Histogram MatchingWritten by Paul BourkeJanuary 2011
Histogram matching is a process where a time series, image, or higher dimension scalar data is modified such that its histogram matches that of another (reference) dataset. A common application of this is to match the images from two sensors with slightly different responses, or from a sensor whose response changes over time.
The algorithm is as follows. The cumulative histogram is computed for each dataset, see the diagram below. For any particular value (x_{i}) in the data to be adjusted has a cumulative histogram value given by G(x_{i}). This in turn is the cumulative distribution value in the reference dataset, namely H(x_{j}). The input data value x_{i} is replaced by x_{j}. In practice for discrete valued data one does not step through data values but rather creates a mapping to the output state for each possible input state. In the case of an image this would be a mapping for each of the 256 different states.
The following is an example using a greyscale image. The first image is the reference image and the histogram is given. The second image is the one whose histogram will be matched to the first. The third shows the resulting matched image.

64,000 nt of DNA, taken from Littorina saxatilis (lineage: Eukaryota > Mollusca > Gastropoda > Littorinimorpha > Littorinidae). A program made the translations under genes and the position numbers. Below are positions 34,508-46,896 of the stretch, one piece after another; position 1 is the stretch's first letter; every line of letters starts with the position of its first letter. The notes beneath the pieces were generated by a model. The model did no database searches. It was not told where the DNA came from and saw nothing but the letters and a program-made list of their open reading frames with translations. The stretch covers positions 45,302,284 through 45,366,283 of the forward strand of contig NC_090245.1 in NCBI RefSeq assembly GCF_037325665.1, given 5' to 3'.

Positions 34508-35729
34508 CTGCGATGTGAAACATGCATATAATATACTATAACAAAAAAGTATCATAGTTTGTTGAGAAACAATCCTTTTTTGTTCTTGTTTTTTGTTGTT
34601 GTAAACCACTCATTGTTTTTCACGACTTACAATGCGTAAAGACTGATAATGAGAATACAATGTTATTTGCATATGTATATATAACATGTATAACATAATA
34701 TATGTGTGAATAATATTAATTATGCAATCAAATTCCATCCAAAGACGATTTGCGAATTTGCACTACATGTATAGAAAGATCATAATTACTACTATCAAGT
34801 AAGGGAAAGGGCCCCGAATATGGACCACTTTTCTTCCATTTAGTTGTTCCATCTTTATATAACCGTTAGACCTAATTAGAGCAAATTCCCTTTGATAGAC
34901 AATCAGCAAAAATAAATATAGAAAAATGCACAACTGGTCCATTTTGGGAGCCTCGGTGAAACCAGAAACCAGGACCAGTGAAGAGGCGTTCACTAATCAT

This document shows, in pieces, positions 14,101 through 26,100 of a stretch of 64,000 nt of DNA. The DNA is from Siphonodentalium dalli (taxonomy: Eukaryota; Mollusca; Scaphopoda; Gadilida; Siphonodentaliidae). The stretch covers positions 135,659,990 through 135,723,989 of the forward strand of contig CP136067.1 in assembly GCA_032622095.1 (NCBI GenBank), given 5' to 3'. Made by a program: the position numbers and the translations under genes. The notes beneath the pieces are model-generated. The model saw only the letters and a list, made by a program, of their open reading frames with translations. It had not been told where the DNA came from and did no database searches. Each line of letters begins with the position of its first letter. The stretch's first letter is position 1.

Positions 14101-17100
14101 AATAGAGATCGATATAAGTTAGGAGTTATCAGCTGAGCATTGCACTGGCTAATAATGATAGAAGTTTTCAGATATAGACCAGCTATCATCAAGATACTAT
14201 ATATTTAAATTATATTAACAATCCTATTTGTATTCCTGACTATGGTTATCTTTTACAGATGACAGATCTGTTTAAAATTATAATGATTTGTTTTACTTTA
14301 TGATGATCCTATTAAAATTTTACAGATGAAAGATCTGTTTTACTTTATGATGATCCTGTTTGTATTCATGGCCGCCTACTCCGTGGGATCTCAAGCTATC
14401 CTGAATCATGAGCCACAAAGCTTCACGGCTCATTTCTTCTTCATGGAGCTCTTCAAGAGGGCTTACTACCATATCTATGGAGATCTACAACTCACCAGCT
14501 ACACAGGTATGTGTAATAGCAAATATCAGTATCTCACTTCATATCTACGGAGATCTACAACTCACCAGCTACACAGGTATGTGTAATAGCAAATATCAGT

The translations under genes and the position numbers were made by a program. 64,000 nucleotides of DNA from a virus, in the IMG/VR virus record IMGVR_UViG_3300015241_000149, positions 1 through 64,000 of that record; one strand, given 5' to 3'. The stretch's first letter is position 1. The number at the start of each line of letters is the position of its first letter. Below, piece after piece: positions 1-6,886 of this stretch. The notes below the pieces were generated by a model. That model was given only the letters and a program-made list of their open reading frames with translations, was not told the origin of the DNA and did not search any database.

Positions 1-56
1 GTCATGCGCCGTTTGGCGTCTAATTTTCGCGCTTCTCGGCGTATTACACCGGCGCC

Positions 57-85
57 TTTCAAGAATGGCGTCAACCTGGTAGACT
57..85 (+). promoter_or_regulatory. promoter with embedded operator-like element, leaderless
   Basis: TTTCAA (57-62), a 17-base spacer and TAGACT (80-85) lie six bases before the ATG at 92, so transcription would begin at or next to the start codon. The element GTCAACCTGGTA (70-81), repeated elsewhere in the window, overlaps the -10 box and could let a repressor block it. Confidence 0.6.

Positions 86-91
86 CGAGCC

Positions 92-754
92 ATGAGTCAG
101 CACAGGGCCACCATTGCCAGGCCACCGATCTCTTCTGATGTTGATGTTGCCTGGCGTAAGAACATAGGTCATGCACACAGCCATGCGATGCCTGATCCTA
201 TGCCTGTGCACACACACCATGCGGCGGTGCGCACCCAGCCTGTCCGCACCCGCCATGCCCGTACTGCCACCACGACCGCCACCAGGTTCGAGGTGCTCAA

Notes
Histogram normalisation (called "equalisation" in PhotoShop) is a similar process where the reference histogram is a uniform distribution (the cumulative distribution is a constant slope). The effect is to spread the data values over the available dynamic range.
The figure illustrating the process is given above, it is the same as the earlier diagram except the reference cumulative probability distribution is a straight line rather than defined by a reference image. An example using the reference image used earlier is given below.